Cedar Rapids Gazette (Newspaper) - June 17, 1974, Cedar Rapids, Iowa                                NAVIOMAl WtAlHU FOKttAf! 7AM ttl t Obituaries I The Cedar Rapids Gazette: Mon., June 17, 1974 C. R. Man Killed in Missouri Accident Services were held Wednc day iff! Hijix-i 1 Kdvvm M 80, of 1527 K avenue John W. Wickham Boy's Foot Is Amputated; Run future Parade Sponsors Over by Train! May Have To Pay Cify Cost NK. who died June 9 inju John Wallace Wickham, 92, of nil Nineteenth avenue SSV, a Jeff Gnaiiy S of 1271 Twenty-' requesting tance, Erger said, but the Aug. Kapids resident 30 years, wai in nwtl'iParacle permits may be is scheduled on a work- died Saturday following a brief condition illness. Hi- was torn Juni- ANFKA w rullcrton, Calif.; five daugh-. t'-rs, Mrs. Konald Ash, Kayetlc, Mr. McCaushcy was cm- Lawrence Miller, ployed by the Wr-yerhaeuscr Co.: and Mrs. Hapids. lie was a UnmdidKe, Hapids, 29.77 IOWI5T rtMHKAtUHU Wfis 'n or to lne wnile !n0st' persons would Monday following the ampuUMCost. f0r working. i workers needed for the parades: a Twa." run owr-in two dcPart-' Ic.dent near Mo., ment heads have said. injure-! at Vommtemet J rs, p.m. Sunday on ihe Crandic sa.d Monday railroad tracks atout a fourth Plans the problem   n John, ,2, and two othe, netr, said the cost to his de- partment would he about about half of which is over- time payments. He said it is likely future parades which rcduire overtime payments may either be turned down or the sponsoring organi- asked to pay part of the R Surviving arc his wife, ci-metery, llawkeyc, at ,iowll Cedar Ranids It was Krit-nds may call thai struck the nieinoeirK said a third alterna- ms parade Aug. (j m down-ju jn un I KijnifK- I iirac I ho 70 ON Wl fOIOCAST Rain will fall Monday night in southern Florida, Oklahoma, Arkansas and the Lakes area as well as in Maine. Clear to partly cloudy elsewhere. Memorial Services I Daily The Weather Shirley Mac Hlqn teinpcralurcs Sunday, low temp-eralures overnight and inches ci business as Park View Cafe and Bar. Debts ripltallon: Anchonge 57 46 L Angel e! 81 Assets: with Allanra B3 5J Miami BO 75 .in Bismarck 70 3B Min'epolis 63 si churned ns exempt. Denver 86 Si New York M M M Duluth ....5347.. Phoenix 115 8! Licenses Honolulu 65 71 Seattle 60 56 Houston 96 75 Washington 77 59 Coufal and Steven Kathy Pence and C. R. Klima, Joanna Jagerson and Richard Foster, Rhonda High Sunday and Gary Coquillette, jOW overnight 50 Noon Monday Risden and Benny Topia, all of Cedar Rapids. Chery Willett, Cedar Rapids, 2p.m. Monday Patrick O'Conner, Iowa Delores Spencer and Total for June Slaymaker, both of At- Normal for June N. Y. Sherry Vogeler, Cedar Rapids, and Eugene Normal through June Marion. Donna Pil- Total for 1974 Marion, and Steven Mel- Barometer, steady Mt. Vernon, Patricia Allison. Marion, and Dean Mo Humidity at noon Wind direction and velocity pungvi 2 p.m. W at 14 Sim rises Tuesday, p.m. Saturday. Cutting: sets, to .iunk car at 509 J ave- Year Ago Today High, 86; low. 69; rainfall, NW. p.m. Saturday. Short in wiring at 1026 A avenue NE. Traveler's p.m. Saturday. Air-evac at airport. p.m. Saturday. Short in Weather, at 2411 First avenue SE. Bismarck PtCldy p.m. Saturday. Car fire Chicago PtCldy cause ynder investigation at Cincinnati .PtCldy Seventh street SE. Cleveland PtCldy a.m. Sunday. Malfunc- Des Moines .Fair Detroit .Cloudy of alarm system at 101 Indianapolis PtCldy 72-55 Kansas City PtCldy street SE. a.m. Sunday. Overheated deep fat Iryer at 2517 Sixteenth Milwaukee ......PtCldy Mpls.-St. Paul Fair 74-52 Okla. City Fail- 92-71 Omaha .Fair a.m. Sunday. Short in vending machine at Collins St Louis -PtCldy and C avenue NE. Sioux Falls PtCldy a.m. Sunday. Malfunc- of alarm system at 101 Mississippi street SE. (Flood stages in a.m. Sunday. Malfunc- LaCrosse (12) 10.1, of alarm system at 101 First street SE. .'hange Lansing (18) 11.4, rise .2 Dam 9 (18) 20.7, rise p.m. Sunday. Rescued disabled boat at 2000 Ellis bou- McGregor (18) 13.1, rise NW. Guttenberg (15) 11.6, rise p.m. Sunday. Malfunc- Dubuque (17) 13.7, rise of alarm system at 101 Davenport (15) 11.7, fall street SE. Keokuk (16) 11.7, fall Court Cedar at O.K. (13) 7.62, Hodney Smith, Western drive SW; 'fined and costs. Walter Schoen- Coraiville 338 Fourteenth street SE; Pool level Monday Allen, 1333 M avenue NE; James Garlow, 217 Births court SE; Ellen Scherrer, 1019 Brockman drive SE; Terry June 15 To the families 919 F avenue NW; Wil- Bill Frazier, 525 Ninth Wilson, Tower Terrace, SE, a son; Richard Kayser, Vernon Chafee, Hia- Thirtieth street NE, a Charles Hodges, 206 street SE; Cindy Births St. 746 Gateway street.NE; June To the families of Leonard Yoc, Shellsburg, a daughter; Roger Torson, 5600 Singswood lane NE, a daugh-.er; Stephen Sexton, 3525 tforthwood drive NE, a daughter; Larry Wcstergren, 1240 F avenue NE, Marion, a son. June 16 To the families of Mark Ramsey, Springville, a daughter; Jeffrey Reiser, 805 Twentieth street SE, a daughter; Syl Scholbrock, 1725 D avenue NE, a son; Richard Thompson, Robins; Emily Knapp, Atkins; Curtis Hirsh, Newhall; Mark Kerr, 1413- First avenue SW; each fined and costs. Howard Kepler, Iowa City; Violet Haerther, Atkins; Perle Little, Iowa City; Steven Livermore, 2916 Union drive SW; each fined and costs. Dwight Johnstone, 2333 Rompot. street SE; fined and costs. Improper registration Gregory Borgstahl, Iowa City; fined and costs. 1501 B avenue NW, a equipment Donald lames Ilcffner, 1823 B 275 Ninth street, ME, a Kenneth Bridgeman, Out of Town Kingsworth lane NE; each fined and costs. At Rochester, N.Y. control violation and Mrs. Robert E. Bouma, LeGrand, 1106 Fifth daughter June 12. Mrs. NW; Gladvs Moore, s the daughter of Mr. and Eighth street NW; each William F. Elgas, 114 and costs. street violation Brian Ni- Iowa City; fined and Petition Charles Conklin, 1268 street NE; fincc and costs. Wayne Edward Kclding, license violation sju-t, individually and as a Moore, Fourth partner of B and K SW; fined and costs. Toledo, and Bonnie Lea Shawdy, 825 C ave- ng, Dysart. Both claim debts NW; lined and costs. Ho claims nsscls Roberts, 60 Leisure with claimed NF.; John- exempt. She claim.1) assets 2333 linmpot. street SK; with all claimed us Gulp, 39 Fourteenth av- SW; Beverly Jones, 51G Julius Clyde and street NK; eae i oann Iloffpauir, 1523 and co.sts. itreet NW. Both claim debts pnssinc David 42. He claims assets Iowa City; fined W75, with claimed as ensls. empt. She claims assets of slcnnl violation with claimed as Miller. Viola; ,1011 K. f Convenient Downlown Inuition noriilfnr 308 3rd Avo. SE 365-0511 1 Harding, CoralvilU-; fined and costs. Driving left nf ct'iiter line Robert McCallistfr, 14SO entli street, Marion; fined and costs. Kifjlit-of-xvuy violation Robert McAllister, 1450 Sev- enth street, Marion; fined and co.sts. Accident, damage to vehicle George Mundy, TOO 1. street SE; fined and costs. Striking; fixtures adjacent to street Mark Eoff, 110 Pa- tricia lane NW; fined and co.sts. Iowa Deaths Elkader Alma Tangeman, 77. Tuesday at 11, Peace United Church of Christ. Burial: Gar- navillo cemetery. Witt's. Dundee Emma A. Bandy, 90. Tuesday at Kreusel- Fawcett's, Lament. Iowa City Clara Lacina 6. Wednesday at 10, St. Pa- trick's Catholic church. Hosary: Tuesday at 8 p.m., George L. Gay's, where friends may call after 9 a.m. Tuesday. Wyoming Roy Finken- binder, 81. Wednesday at Hayden's, where friends may call after 1 Tuesday. Elberon Homer G. Kepler, 84. Wednesday at El- beron ME church. Friends may call at Fellmet's in Keystone after noon Tuesday and at the church after 11 Wednesday. Victor Pete Peterson, 67. Wednesday at 2 p.m. at Mc- Aninch's. M a r e n g- o Mrs. John (Betty) Ginther, 48. Wednes- day at at Hoover-Valen- tine's. Visitation after 9 a.m Tuesday. L u x e m b n rg Otto H I daughter, l.i-ann, both "I.Turner chapel easl !home; four sister.1', Betty Dud ley, Cedar Hapids; Delia Holli- day and Mary Carman, both of Unionvillc, and Kalhy Sliifcld, Meadvillc, Mo a half-sister, Lizzie Jane (iorman, IjOiifji J" Beach, Calif.; three Tom, Oak drove, Mo., Friends call ;.i Larry and Billy, both of .was a .slow-moving freight pulling between 12 and' liurns, .1. I homo. n Omaha, she was married to Mon Herrmann April 10, 1941, in Cedar Rapids. Surviving in addition to her msband are two daughters, Hilda Mulholland, Des Moines, and Christine Herrmann, Cedar Rapids; a son, David, Cedar Japids; three grandchildren; icr mother, Hilda Andersen; and four sisters, Betty Bruner, ?rances Aldrich, and Evelyn Weiss, all of Cedar Rapids, and 1'icky Schlondorf of Omaha. Services: Turner chapel west at p.m. Tuesday by the Rev. Hardy J. Powers. Burial: Cedar Memorial. Friends may call at Turner west until 1 p.m. Tuesday. The casket will not be opened after the service. Brunsman, Wednesday a' a.m. at. Holy Trinity Ca t h o 1 i c church. Visitation after 7 p.m. Monday Kramer's in Dyersvilte. Belle Plaino Mrs. Andy Siefker, 75. Tuesday at 2 p.m. at Petters-Halverson's. Burial Koszta. Iowa Paul Kutz, 88. Tuesday at 10 a.m. at St. Mary's church. KC Rosary at Mon- day. Parish Rosary p.m. Monday. Gay's. Pakistan Claims Indian Radiation KARACHI, Pakistan (AP) Pakistan's atomic energy com- mission said Sunday it had de- tected radioactivity in Pakistan from India's underground nu- clear explosion last month. Meanwhile, Pakistan's prime minister said in a Japanese newspaper interview that the blast had "spoiled the plan" to repair relations between India and Pakistan. The explosion took place May 18 in the state of Rajasthan, 4( miles .from the Pakistani border. Five Charges Follow Gar and Foot Chase Duane A. Powell, 23, of 230 At- wood driva SW, was arrester. Saturday on five charges stem- ming from a car chase which ended in a footrace in wesl Cedar Rapids. Powell passed Linn county sheriff's officers on highway 3( west of Cedar Rapids and clidn'I slop when the officers gave chase, according to authorities In attempting to elude the of- ficers, Powell allegedly drove across several lawns, between two houses and then left his cai to take off on fool. Officers caught up with him though, and charged him driving while license under sus pension, disobedience to a police, officer, resisting arrcfl, reck' less driving and faulty equip Mrs. Eldon Herrmann Janet B. "Jean" Herrmann, L, of 1315 Eighteenth street SW, olice Chief Wallace l.a- I'eters and Asst. Chief John W. Erger said in letters to Steinbeck that the major ob- stacle is the payment of over- time to police officers. The Fair Labor Standards Act which went into effect May I requires that police officers be paid time and a half instead of being reimbursed with compen- ifill. Friends may call happened to Jeff when he satory time off. the tracks' The police uePartrnent's over- opened The railroad employes on the time budget is depleted, Erger 13 cars. The exact details of thc ac-j cidcnt arc not known, police) "Vreporlfid. Clin.hing Hank "a-i The group of boys wilh Jeff in the lead was climbing an em- ami a half-brother Harry I Marisan-t to the railroad tracks tne time of tne accident. The Earl Hucbm-r. liurial: Oak'other hoys said they didn't see Charles Stephen i r niilUKIIiri nicjjiiri, Cedar Hapids resident most of Graveside- at Cedar icr life, died Sunday following aj Memorial at ong illness. Born Nov. 17, day by the Rev. Clifton Elltr- beck of Kenwood Methodist Mary Ryan Mary Isabelle Ryan, 97. widow of Richard Ryan, former- ly of 1040 Fifth avenue SE, died Saturday in a Cedar Rapids nursing home, after a long illness. Born in Richmond, Iowa, Aug 3, 1876, she had lived in Cedar Rapids since 1918. She was member of St. Elizabeth circle and Sanctuary society of Im maculate Conception church and was a charter member o the Daughters of Isabella. There are no immediate sur vivors. Services: 9 a.m. Tuesday in Immaculate Conception churcl by the Rev. William P. Leonard Burial: Mt. Calvary. Rosary: St. Elizabeth's circle, Sanctuary society and Daughters of Isabel- la at 7 p.m. Monday in Brady- Kuba funeral home, where friends may call. -Impeachment- (Continued from Page 1.) elude the evidentiary hearings his week. Dozens of allegations an- nounced asunder -investigation ast March were dropped with- out any evidence even being presented, and many others were given only a passing Most of the items eliminated Tom the inquiry by the commit- :ee dealt with charges that the administration promised favor- able treatment by government agencies to campaign contribu- tors, and used illegal 'campaign tactics in the 1972 elections. The reduction of the charges under investigation indicates only a few proposed articles o! impeachment iwill be before the committee when it begins delib- erating on them in about two weeks. Woman Killed in Ride at Carnival BOSTON (AP) A woman was killed and 17 other persons were injured when a spinning carnival ride malfunctioned, hurtling the riders as far as 50 feet away. A spokesman at Massachu- setts General hospital said Mary Pero, 20, of Cambridge died at a hospital of internal in- juries suffered in 'the accident, which marred Bunker Hill day festivities Sunday in the Charlestown section of Boston. Boston police said the acci- dent occurred after a series ol disputes and fights among young people and carnival workers. Police said an operator of the ride had to leave his post after he was injured in a fight. A second operator came to the controls of the ride, which ap- parently malfunctioned as he attempted to operate it. Me is heing held in the county jail under bond. when words aren't enough send sympathy wilh flowers FLORIST and GIFT SHOP 364-8139 PHONE ANSWFRFD HOURS FVFRY DAY Survey: Contributions To Schools Set Record NEW YORK A select- ed group of 51 universities am colleges received a record million in contributions during the 1972-73 academic year 12 percent increase over las year, according to a study. Hrakeley, John Price Jones Inc.. tlu> fund-raising firm thai conducted the survey, snid Sun I day thai donors provided million in bequests and million in gifts and grants. east until p.m. Wednesday. The casket will not e opened at any time. train said they were unaware of the incident and continued to thc Irain yard. The trainmen also told police may register atlthey did not see any hoys in the area when they rode through. Employes on another train that passed through the area at al- most the same time said they didn't see anyone present. Checked Wheels A police officer checked- the wheels on the boxcars for evi- ience of the accident, but was unable to determine which car hit the boy. After the accident, John ran o the residence of Bruce Chase, 1126 Ingleside drive SW, and ;old him to call an ambulance. Chase then rushed to the scene and found Jeff lying on :he west side of the tracks. said. He recommended the de- partment be reimbursed thc Milford Inmate, 21, Flees Reformatory ANAMOSA John l.ee Wat- kins, 22, Milford, walked away from the Iowa men's reforma- tory here Monday morning. Officials reported Watkins dis- appeared about a.m. while working outside the walls of the reformatory. Watkins has been serving time in the reformatory since ,.11971 for breaking and entering cost for proving police dnd jailbreak Officials, who are conducting search for the walk-away, protection during the parade. Erger said another problem was an attorney general's ruling prohibiting the Veterans Public Safety Unit from assisting the police. The police department usually i asks local radio clubs for assis- described Watkins as five eet eight inches tall, weighing 50 pounds, and having brown lair and eyes. He was wearing work blue clothing when last Likely Charges The most likely charge the committee will have to vote on will be an obstruction, of justice charge in connection with the Watergate cover-up. Presidential conduct in the IRS and wiretapping phases of the inquiry is expected to be in- cluded in a proposed broac charge involving abuse of the powers of office. The possible impeachable of- fenses that could result from the tax and dairy matters are fraud :md bribery. Nixon's refusal to comply with committee subpoenas could fur- nish grounds for an additional article of impeachment and also will be taken into consideration jy the members when they vote on their articles. And should Nixon defy a su- preme court brder to turn over .apes subpoenaed by special prosecutor Leon Jawcrski that ,vould almost certainly become another article of impeachment. In other delevopmcnts: The Los Angeles Times report- ed over the Weekend that a louse impeachment investigator believes Nixon began meeting regularly with former White House counsel John Dean after the Watergate breakin to create a foundation for justifying his to let Dean testify before the senate Watergate com- Protest Rezoning For Apartments In Cedar Rapids Two rezoning requests which would permit the construction of apartment buildings were the .argets of two petitions filei Seek To Block Drive-In Screen A petition bearing 350 signa- tures asking for an enclosure around a drive-in showing X- and R-rated movies was filed Monday morning in the city clerk's offire. The signers asked the city council to "protect the people o: our community from the X- and R-rated movies shown at the Collins Road Drive-In" by re- quiring the drive-in to enclose or block the screen so the mov ies cannot be viewed from out side the theater. The petition was similar to one filed about a week ago in the clerk's office signed by six persons. It stated the movies show sex acts and violent crimes in a manner which glorifies them, have an impact on "impres- sionable" youth, and invade the privacy of persons nearby who don't want to see the films. Installation of a screen or enclosure, the petition said, would ensure that such movies 'would not be thrust on those who choose not to pay money to see such inovies." Monday morning in the city clerk's office. Ninety-six signers protested :he rezoning of property at 1431 Mgewood road NW from R-l (single family) to R-3-G (mul- tiple The proposed change would allow construction of 24 town- houses by L. T. Enterprises, route 4, Solon. Another '19 persons stated in their petition that they opposed rezoning of property at 924 and Rodino said lie was seeking (o have the house chambers equipped wilh earphones so the members will be able to listen o presidential tapes during ton impeachment debate. The com- ment ID reporters amounted to an offhand acknowledgement that Kodino anticipated his com- mittee would recommend Nix- on's impeachment. A trial date of Aug. 15 was set Monday in the perjury case of former presidential aide John Klirlichmnn. The dale was set by Los Aiij'clcs County Judge Gordon Ringer. Says Phoney Falcon Will Frighten Birds WASHINGTON (AP) S. Dil- on Ripley, chief executive ol S h c Smithsonian Institution ays migrating birds can be kept away from picture win- dows by using a "Shoo a silhouette of.a falcon diving to- ward its prey. Sold only in the Smithsonian's museum shops, the device re- portedly will frighten migrating oirds and reduce the number that might kill themselves by flying into a glass window or: wall. birds visiting a feed- er, however, will become accus- Court (Continued from Page 1.) eially segregated schools may not be permitted exclusive use cf public recreational facilities. However, the court declined to rule also that cities may not permit segregated schools to use such facilities in common with public schools. Upheld a California law pre- senting the payment of disabil- .ty benefits to women who must miss work because of normal iregnancies. Ruled that indigents are not entitled to free legal counsel in :he appeal of criminal convic- :ions to the highest state and federal courts. Refused without comment to review a federal circuit court 1000 Old Marion road NE to per- mit construction of two 16-unii apartment buildings. The change from single fami- ly to multiple family zoning was also requested by L. T. En- terprises. The signers cited surface water run-off problems, traffic problems, a reduction in pri- vacy, and lowered property val- ues in the area in opposing the rezoning. Both rezoning requests are to be considered Tuesday by the zoning committee of the plan- ning commission. (Continued from Page 1.) in 196a and was elected secre- tary ir 1972. He is the Republi- can nominee for re-election in the November general election. Lounsberry said he had drunk "three or four beers out of a keg and a couple or three glasses of wine" but said he did not believe he was intoxicated. He said his wife, Muriel, and his secretary, Clara Hobson, were with him when he was stopped. Lounsberry conceded the in- cident could hurt him in his campaign for re-eiection. "It made a believer of I'll be a total abstainer from ruling that the California high- way commission must follow federal environmental standards whenever it has received fed- eral location approval for a project, even though no federal funds are used for the project. California officials said the case could affect state highway proj- ects throughout the nation. Sent back to a federal district court a controversy over a Ten- nessee law requiring that text- books which deal with theories of evolution give equal empha- sis to biblical accounts of cre- ation. Affirmed a lower court deci- sion invalidating a New Jersey law providing reimbursement to parents of children in private schools for purchase of secular textbooks and supplies. Ruled that inspecting the out- side of a suspect's car for evi- dence in a murder case is not the sort of "search" requiring a warrant. Let stand a lower court deci- sion that allowing nurses to give tranquilizers to unruly juveniles at state correctional institutions is cruel and unusual punishment under the Constitution. now on." he said the morning after his arrest. 99 Percent Vote Marion Man Charged After Rear-End Crash Lawrence D. Bettmeng, 18, route 2, Marion, was charged with failure to stop in an as- sured clear distance ahead Sat- urday morning when the car he was driving ran into the rear of one driven hv Kevcn Alan Zim- tomed to the silhouette. 20 YEARS AGO _ The U.S. sought an embargo against Red- influenced Guatemala. MOSCOW (DPI) More thanjiiicrman, 19, Monliccllo. 99 percent of the Soviet elector-. The collision occurred when ate, an estimated 150 million'the Zimmerman car slowed to citizens, turned out Sunday hilling a dog crossing elect au unopposed slate of highway 151 about one mile cast, candidates to lhe supreme Sovi- of Marion. 1-ioraI from our J killed artists PIERSOM'S FlsKR 1800 ELLIS BLVD. NW F1.0WERPHONE 36S-182S et I'ravda said1 Betlmeng was treated at Monday. Mercy hospital and released. John B. Turner Son Directors Serving all faiths since 1888. 'Uirnrr'sKiisi HOO Second Avo. SK 'UiriuT'sVVcst rj'Ji Kirst Avc.vs'csi "REALLY IMPRESSED WITH WANT AD RESULTS" REFRIGERATOR, IVi vcars old, Harvest Gold. Hotooint. Besl offer. 377-6946 10 CALLS INI DAY... SOLD! The want ad cost B. K. Robuck only and that's a mighty reason- able way to reach more than homes. To order your action-ad Dial 398-8234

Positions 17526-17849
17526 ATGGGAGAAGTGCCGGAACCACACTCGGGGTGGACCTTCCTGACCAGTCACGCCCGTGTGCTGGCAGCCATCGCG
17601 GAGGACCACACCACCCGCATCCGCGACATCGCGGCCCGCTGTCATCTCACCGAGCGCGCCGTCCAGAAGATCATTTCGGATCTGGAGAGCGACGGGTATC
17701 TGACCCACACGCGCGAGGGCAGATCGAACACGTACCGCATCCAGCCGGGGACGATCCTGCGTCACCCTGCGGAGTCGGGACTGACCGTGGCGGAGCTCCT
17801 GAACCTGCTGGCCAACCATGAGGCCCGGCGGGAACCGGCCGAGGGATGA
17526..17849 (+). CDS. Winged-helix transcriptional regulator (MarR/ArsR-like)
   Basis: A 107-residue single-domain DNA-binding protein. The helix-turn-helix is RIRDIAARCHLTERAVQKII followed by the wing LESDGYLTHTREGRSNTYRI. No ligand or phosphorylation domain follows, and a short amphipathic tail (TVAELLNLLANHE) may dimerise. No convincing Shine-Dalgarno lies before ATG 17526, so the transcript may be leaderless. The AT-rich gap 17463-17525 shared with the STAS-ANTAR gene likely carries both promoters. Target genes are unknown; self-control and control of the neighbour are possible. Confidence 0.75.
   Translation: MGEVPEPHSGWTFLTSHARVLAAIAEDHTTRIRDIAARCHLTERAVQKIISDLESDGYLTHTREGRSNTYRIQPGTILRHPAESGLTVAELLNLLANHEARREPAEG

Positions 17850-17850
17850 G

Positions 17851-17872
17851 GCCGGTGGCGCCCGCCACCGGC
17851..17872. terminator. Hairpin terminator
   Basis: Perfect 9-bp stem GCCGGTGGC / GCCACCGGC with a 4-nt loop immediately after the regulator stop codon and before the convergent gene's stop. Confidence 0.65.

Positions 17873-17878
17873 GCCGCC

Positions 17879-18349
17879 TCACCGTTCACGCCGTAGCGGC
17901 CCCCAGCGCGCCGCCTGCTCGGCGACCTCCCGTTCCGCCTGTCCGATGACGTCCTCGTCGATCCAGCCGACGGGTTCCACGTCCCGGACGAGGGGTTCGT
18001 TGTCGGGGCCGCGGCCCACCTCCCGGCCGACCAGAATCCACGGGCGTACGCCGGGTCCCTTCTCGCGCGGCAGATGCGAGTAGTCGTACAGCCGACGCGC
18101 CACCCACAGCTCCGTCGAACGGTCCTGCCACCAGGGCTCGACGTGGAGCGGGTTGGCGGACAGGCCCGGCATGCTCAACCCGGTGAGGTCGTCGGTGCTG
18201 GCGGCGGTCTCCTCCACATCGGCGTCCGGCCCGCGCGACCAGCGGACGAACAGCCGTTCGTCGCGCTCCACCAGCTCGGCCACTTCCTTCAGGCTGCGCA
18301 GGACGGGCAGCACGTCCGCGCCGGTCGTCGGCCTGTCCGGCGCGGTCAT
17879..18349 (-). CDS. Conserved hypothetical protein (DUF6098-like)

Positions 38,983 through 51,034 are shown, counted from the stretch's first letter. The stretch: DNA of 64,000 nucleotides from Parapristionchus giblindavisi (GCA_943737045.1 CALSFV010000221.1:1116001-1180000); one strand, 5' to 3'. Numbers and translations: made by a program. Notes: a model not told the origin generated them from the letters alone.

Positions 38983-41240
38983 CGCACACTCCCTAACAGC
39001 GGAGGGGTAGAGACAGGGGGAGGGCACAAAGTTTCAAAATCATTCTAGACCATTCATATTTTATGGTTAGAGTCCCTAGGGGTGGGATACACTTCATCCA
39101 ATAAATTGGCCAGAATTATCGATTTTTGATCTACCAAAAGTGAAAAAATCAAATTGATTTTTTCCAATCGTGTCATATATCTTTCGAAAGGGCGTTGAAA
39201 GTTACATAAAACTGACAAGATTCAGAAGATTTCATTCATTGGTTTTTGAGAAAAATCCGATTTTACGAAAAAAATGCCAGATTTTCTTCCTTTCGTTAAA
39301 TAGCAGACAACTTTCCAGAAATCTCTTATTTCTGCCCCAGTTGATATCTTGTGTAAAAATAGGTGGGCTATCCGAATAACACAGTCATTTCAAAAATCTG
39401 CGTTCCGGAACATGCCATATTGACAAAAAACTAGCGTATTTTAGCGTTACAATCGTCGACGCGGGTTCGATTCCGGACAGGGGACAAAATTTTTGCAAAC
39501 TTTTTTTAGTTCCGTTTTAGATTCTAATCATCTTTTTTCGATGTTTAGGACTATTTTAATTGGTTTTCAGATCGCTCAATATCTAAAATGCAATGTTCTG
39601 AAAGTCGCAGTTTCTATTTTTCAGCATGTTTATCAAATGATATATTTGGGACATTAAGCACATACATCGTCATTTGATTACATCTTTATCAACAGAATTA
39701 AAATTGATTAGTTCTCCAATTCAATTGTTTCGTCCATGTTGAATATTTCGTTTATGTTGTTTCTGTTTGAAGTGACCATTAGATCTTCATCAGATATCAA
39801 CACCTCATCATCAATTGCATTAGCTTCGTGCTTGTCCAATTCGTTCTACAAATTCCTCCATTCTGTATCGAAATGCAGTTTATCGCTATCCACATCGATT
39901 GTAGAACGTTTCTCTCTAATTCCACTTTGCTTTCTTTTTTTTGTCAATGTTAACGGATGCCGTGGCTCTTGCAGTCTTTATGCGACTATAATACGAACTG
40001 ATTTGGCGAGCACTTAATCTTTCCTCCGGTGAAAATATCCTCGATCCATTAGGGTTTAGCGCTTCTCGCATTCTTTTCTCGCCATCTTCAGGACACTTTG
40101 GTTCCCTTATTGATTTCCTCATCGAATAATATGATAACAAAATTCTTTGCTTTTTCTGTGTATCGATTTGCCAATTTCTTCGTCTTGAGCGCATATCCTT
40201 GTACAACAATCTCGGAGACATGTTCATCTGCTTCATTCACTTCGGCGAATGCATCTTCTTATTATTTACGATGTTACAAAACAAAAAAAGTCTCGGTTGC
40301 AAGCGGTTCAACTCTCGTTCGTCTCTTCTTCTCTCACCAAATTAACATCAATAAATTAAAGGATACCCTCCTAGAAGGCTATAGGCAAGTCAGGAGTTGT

From 1607 To The Present